In step S310 the processor obtains an access list entry token (ALET) to the data space from a specific system level name/token. An ALET is an index to an access list. An access list is a table where each entry represents an address space or data space that programs can access. For example, the ALET may be an index to the data space containing a copy of the UCCB. The ALET may be stored in (e.g., a portion of) the specific system level name/token. For example, in z/OS the specific system level name/token name may be the “SYSZCUNDATASPACE” and the first four bytes of the token may be the ALET to the data space containing a copy of the UCCB.

In step S315 the processor locates the address of the Common Service Area (CSA) resident copy of the UCCB from the Callable Services Router Table. There may be two copies of, for example, the UCCB. A first copy (typically a protected copy) may be located in the CSA. The CSA may contain pageable and fixed data areas that are addressable by active virtual storage address spaces. CSA normally contains data referenced by a number of system address spaces, enabling address spaces to communicate by referencing the same piece of CSA data. Another copy of the UCCB may be located in a commonly addressable data space. For example, the processor may locate an address associated with the UCCB by locating a copy (e.g., the CSA copy) of the UCCB from a Callable Services Router Table. Typically, the Callable Services Router Table can be located by following a pointer beginning from a Communications Vector Table (CVT).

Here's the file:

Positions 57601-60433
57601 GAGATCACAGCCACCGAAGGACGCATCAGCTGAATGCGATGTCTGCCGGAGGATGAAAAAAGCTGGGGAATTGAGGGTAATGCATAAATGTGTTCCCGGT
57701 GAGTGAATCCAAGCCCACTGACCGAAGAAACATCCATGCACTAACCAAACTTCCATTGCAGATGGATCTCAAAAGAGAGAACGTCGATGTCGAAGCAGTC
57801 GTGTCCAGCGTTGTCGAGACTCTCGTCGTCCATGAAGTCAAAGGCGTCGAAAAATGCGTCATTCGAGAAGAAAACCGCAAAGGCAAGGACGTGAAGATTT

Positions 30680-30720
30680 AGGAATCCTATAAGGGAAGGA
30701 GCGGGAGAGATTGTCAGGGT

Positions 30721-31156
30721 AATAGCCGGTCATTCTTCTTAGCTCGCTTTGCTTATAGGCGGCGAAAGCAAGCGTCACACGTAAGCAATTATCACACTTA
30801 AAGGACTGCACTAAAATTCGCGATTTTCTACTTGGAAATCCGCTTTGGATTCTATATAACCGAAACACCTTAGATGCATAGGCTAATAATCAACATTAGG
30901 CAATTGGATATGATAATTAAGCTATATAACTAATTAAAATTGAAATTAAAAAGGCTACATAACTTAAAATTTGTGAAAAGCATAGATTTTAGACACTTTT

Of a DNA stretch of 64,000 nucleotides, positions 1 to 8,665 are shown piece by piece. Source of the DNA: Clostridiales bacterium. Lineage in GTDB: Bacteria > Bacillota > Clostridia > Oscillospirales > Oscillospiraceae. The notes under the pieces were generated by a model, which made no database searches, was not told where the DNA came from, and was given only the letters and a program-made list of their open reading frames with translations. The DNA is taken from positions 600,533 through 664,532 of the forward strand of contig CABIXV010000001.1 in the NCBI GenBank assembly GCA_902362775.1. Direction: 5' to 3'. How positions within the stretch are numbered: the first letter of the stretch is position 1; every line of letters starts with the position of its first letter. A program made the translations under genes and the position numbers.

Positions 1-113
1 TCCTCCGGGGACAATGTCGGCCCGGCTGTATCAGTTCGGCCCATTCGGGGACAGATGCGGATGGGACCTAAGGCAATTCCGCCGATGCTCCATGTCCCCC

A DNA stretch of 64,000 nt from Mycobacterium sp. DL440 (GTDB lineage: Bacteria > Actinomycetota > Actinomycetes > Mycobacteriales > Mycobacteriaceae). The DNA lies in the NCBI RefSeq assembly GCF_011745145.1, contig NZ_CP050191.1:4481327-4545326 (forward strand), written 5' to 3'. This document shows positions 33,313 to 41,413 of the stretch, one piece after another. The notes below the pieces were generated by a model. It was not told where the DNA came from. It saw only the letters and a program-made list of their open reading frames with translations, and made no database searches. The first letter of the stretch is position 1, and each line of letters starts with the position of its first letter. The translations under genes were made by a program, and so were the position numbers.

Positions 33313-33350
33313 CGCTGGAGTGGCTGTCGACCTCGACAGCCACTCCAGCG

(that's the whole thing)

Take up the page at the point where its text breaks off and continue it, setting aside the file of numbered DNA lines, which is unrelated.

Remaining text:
In step S320 the processor saves the original addresses of the conversion routines in the UCCB and replaces each UCCB's fields with an intercept address. For example, the address may be a pointer (e.g., a relative address) or a handle (e.g., name, token) for the conversion service (e.g., the standard routine). For example, the processor may look-up an address in the UCCB using the ALET and the address of the Common Service Area (CSA) resident copy of the UCCB. The address may be a pointer to the standard conversion routine(s). The processor saves the address of the conversion service routine. For example, the processor may store the address (or pointer or handle) in a memory or database. For example, the processor may read the address (or pointer or handle) in the UCCB and store the address (or pointer or handle) in a memory or database.